[Python-ideas] What about allowing '?' in method names?

Masklinn masklinn at masklinn.net
Tue Aug 11 21:56:24 CEST 2009

On 11 Aug 2009, at 21:09 , Georg Brandl wrote:
> Masklinn schrieb:
>> On 11 Aug 2009, at 19:33 , Georg Brandl wrote:
>>> Masklinn schrieb:
>>>> On 11 Aug 2009, at 15:25 , Arnaud Delobelle wrote:
>>>>> On 11 Aug 2009, at 11:43, Antoine Pitrou wrote:
>>>>> Steven D'Aprano <steve at ...> writes:
>>>>>>> What makes you think that the question mark is a clue-in that a
>>>>>>> yes/no
>>>>>>> answer is expected?
>>>>>> AFAIK it is a widely-used convention in the Ruby world.
>>>>>> I'd even go as far as saying that it's quite pretty, as a
>>>>>> typographical
>>>>>> convention (not that other Ruby conventions are :-))
>>>>> Also in Scheme. (I think the question mark more or less replaces  
>>>>> the
>>>>> 'p' suffix used in LISP).
>>>> It does, and Ruby's idea of using the "?" postfix for boolean query
>>>> (instead of an `is` or `is_` prefix) comes from there.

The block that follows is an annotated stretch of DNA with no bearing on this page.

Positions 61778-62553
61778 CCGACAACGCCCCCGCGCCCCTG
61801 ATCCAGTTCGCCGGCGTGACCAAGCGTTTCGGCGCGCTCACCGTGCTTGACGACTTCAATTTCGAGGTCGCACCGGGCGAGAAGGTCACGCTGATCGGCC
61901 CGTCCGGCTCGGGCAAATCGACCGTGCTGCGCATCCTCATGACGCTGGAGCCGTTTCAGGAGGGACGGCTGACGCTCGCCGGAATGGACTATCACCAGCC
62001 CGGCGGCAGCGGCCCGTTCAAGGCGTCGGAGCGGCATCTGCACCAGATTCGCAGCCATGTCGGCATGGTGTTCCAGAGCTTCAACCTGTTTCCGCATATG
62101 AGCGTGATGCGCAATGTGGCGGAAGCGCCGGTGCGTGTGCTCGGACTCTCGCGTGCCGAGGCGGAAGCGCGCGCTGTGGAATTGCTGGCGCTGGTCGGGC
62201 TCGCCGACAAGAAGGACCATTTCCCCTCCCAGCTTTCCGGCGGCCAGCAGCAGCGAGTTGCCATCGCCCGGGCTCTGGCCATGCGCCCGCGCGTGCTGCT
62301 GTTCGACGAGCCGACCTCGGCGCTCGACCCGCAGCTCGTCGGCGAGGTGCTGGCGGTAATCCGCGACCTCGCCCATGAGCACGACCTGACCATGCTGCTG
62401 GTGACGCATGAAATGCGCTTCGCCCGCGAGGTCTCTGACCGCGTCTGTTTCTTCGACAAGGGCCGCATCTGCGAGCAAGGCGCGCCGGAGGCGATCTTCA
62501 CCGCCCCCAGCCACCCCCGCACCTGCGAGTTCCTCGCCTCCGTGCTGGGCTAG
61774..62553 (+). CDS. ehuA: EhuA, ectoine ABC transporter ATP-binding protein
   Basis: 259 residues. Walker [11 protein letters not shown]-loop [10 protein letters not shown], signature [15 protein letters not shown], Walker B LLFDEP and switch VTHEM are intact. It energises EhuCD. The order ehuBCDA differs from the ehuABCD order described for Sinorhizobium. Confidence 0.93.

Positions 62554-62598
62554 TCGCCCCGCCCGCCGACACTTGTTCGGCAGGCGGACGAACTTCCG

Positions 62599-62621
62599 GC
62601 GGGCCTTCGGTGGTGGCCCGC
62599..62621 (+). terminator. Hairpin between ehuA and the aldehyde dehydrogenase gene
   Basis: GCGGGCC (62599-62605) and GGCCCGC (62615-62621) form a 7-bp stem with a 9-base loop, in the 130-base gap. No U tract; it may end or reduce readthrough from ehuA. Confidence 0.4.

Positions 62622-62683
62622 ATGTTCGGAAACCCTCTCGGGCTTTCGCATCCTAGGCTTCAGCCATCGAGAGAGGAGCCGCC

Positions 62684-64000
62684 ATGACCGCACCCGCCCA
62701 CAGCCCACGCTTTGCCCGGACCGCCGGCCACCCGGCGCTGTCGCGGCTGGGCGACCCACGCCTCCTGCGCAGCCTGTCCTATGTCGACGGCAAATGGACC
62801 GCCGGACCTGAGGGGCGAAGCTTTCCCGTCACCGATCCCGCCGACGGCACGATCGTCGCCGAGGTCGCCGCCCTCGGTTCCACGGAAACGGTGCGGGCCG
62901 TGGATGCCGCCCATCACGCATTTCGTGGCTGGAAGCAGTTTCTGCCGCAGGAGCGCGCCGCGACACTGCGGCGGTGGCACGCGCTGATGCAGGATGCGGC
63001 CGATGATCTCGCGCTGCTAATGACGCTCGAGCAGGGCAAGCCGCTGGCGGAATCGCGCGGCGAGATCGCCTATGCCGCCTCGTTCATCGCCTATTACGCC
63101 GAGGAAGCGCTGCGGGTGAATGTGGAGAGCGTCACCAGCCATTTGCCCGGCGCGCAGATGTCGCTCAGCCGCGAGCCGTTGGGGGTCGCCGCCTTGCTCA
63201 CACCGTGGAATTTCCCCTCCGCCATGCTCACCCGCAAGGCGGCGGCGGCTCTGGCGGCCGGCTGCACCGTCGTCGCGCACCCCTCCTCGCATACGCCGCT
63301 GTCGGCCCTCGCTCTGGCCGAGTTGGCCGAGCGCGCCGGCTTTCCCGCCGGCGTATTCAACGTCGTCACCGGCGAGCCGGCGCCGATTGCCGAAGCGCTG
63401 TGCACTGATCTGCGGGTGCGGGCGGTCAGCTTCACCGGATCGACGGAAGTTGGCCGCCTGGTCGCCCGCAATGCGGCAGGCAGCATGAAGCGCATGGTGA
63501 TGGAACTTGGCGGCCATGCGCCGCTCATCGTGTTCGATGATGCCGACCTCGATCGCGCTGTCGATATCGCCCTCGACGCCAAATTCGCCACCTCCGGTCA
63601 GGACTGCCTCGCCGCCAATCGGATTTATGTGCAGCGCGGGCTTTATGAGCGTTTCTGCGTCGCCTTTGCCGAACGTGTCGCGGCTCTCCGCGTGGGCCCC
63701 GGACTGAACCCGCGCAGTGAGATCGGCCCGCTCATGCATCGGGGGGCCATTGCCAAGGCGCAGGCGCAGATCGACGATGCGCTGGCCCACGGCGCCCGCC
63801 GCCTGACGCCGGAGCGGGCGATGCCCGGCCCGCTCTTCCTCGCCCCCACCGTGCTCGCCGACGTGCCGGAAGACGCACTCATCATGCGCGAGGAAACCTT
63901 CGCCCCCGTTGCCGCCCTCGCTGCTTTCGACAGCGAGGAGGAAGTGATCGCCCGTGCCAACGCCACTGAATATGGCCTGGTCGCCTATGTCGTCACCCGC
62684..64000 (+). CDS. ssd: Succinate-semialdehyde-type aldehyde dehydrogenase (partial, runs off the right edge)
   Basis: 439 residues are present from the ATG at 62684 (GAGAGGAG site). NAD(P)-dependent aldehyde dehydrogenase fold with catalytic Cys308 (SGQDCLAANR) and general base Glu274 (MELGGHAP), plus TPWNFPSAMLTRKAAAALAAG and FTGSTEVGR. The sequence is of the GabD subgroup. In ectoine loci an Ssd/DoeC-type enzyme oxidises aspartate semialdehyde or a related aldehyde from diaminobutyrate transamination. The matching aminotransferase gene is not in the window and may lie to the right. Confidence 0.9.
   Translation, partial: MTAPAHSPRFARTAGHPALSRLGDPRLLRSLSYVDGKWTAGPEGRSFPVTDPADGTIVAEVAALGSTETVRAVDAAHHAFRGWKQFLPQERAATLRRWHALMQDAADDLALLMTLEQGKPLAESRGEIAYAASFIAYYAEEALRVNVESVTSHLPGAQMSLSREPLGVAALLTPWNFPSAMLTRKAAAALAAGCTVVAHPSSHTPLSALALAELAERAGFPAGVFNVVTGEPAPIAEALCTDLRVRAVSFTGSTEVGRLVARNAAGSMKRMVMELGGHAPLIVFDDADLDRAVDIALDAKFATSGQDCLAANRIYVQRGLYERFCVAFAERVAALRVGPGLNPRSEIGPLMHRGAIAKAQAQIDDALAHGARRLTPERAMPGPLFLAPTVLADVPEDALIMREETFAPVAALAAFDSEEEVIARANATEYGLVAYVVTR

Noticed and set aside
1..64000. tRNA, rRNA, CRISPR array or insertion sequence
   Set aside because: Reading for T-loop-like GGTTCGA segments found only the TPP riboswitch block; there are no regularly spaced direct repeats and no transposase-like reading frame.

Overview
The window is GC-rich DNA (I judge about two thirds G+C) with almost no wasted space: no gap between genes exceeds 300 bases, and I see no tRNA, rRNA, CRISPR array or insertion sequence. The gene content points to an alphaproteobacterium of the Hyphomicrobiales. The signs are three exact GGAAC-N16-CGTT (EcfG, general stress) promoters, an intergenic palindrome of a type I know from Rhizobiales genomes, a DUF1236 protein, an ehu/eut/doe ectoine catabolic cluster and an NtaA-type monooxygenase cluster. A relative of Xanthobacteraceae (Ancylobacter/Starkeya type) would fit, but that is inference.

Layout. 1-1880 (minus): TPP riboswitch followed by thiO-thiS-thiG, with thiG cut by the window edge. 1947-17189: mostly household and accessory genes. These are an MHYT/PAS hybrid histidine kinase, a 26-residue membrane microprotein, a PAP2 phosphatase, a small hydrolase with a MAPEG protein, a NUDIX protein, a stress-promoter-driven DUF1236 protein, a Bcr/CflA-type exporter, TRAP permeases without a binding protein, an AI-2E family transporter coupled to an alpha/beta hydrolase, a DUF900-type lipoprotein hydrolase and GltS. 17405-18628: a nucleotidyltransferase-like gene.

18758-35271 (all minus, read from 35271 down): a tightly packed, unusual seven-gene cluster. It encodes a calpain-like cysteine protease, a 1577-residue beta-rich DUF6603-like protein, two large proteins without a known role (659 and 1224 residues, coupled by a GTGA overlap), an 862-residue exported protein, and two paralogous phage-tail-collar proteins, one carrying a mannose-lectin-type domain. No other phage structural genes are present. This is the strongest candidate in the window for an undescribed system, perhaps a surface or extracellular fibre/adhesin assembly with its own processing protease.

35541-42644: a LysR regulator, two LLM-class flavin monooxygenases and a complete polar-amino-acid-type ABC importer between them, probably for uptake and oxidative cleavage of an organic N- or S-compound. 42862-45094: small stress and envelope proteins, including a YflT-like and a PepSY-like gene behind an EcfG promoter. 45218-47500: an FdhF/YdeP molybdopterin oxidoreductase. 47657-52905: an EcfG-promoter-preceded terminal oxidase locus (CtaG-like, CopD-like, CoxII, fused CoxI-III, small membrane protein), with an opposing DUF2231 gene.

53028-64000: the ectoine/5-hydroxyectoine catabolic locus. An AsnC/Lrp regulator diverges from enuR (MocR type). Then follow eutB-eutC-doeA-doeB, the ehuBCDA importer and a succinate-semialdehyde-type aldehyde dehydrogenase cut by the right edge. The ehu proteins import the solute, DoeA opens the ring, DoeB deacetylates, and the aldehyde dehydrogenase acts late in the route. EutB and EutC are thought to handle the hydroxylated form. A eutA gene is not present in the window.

>>> But, and I believe that was Steven's point, it is no more than a
>>> convention.
>> It isn't, any more than Python's `_` prefix convention, or its `self`
>> argument for that matter. I'd heard the Python community was pretty
>> big on smart conventions but I might be wrong.
> But what is the advantage of "?" to "is_" then?
I think it's easier to spot due to 1. being a fairly rare character in  
programs (in languages where the ?: ternary doesn't exist anyway) and  
2. being at the end of the call (though on Python method the ()  
operator makes that much less interesting, if you aren't using a  

is_ is less easy to spot as it's a pretty unremarkable sequence of  
characters and at the middle of the call/line.

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